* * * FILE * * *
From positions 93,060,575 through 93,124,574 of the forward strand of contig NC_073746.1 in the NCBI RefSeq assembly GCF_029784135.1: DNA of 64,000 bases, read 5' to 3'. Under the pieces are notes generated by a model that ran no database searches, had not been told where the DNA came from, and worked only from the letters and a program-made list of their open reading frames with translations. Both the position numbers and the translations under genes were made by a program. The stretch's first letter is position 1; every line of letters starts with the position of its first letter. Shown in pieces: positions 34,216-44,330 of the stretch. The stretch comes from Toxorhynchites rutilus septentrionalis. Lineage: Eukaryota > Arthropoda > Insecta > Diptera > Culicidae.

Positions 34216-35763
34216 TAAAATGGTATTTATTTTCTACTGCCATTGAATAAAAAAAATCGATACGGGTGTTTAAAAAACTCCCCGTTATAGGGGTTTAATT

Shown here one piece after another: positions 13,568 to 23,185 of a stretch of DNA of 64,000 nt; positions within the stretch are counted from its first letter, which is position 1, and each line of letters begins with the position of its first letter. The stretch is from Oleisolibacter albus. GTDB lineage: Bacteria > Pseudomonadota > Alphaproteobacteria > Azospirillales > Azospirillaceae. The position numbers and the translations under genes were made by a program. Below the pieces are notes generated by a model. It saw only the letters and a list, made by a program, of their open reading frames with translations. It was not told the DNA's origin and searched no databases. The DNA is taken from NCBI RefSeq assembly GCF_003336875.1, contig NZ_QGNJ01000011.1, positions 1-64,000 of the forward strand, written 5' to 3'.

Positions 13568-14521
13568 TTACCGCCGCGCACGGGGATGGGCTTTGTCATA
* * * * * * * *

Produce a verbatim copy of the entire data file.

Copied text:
From positions 93,060,575 through 93,124,574 of the forward strand of contig NC_073746.1 in the NCBI RefSeq assembly GCF_029784135.1: DNA of 64,000 bases, read 5' to 3'. Under the pieces are notes generated by a model that ran no database searches, had not been told where the DNA came from, and worked only from the letters and a program-made list of their open reading frames with translations. Both the position numbers and the translations under genes were made by a program. The stretch's first letter is position 1; every line of letters starts with the position of its first letter. Shown in pieces: positions 34,216-44,330 of the stretch. The stretch comes from Toxorhynchites rutilus septentrionalis. Lineage: Eukaryota > Arthropoda > Insecta > Diptera > Culicidae.

Positions 34216-35763
34216 TAAAATGGTATTTATTTTCTACTGCCATTGAATAAAAAAAATCGATACGGGTGTTTAAAAAACTCCCCGTTATAGGGGTTTAATT

Shown here one piece after another: positions 13,568 to 23,185 of a stretch of DNA of 64,000 nt; positions within the stretch are counted from its first letter, which is position 1, and each line of letters begins with the position of its first letter. The stretch is from Oleisolibacter albus. GTDB lineage: Bacteria > Pseudomonadota > Alphaproteobacteria > Azospirillales > Azospirillaceae. The position numbers and the translations under genes were made by a program. Below the pieces are notes generated by a model. It saw only the letters and a list, made by a program, of their open reading frames with translations. It was not told the DNA's origin and searched no databases. The DNA is taken from NCBI RefSeq assembly GCF_003336875.1, contig NZ_QGNJ01000011.1, positions 1-64,000 of the forward strand, written 5' to 3'.

Positions 13568-14521
13568 TTACCGCCGCGCACGGGGATGGGCTTTGTCATA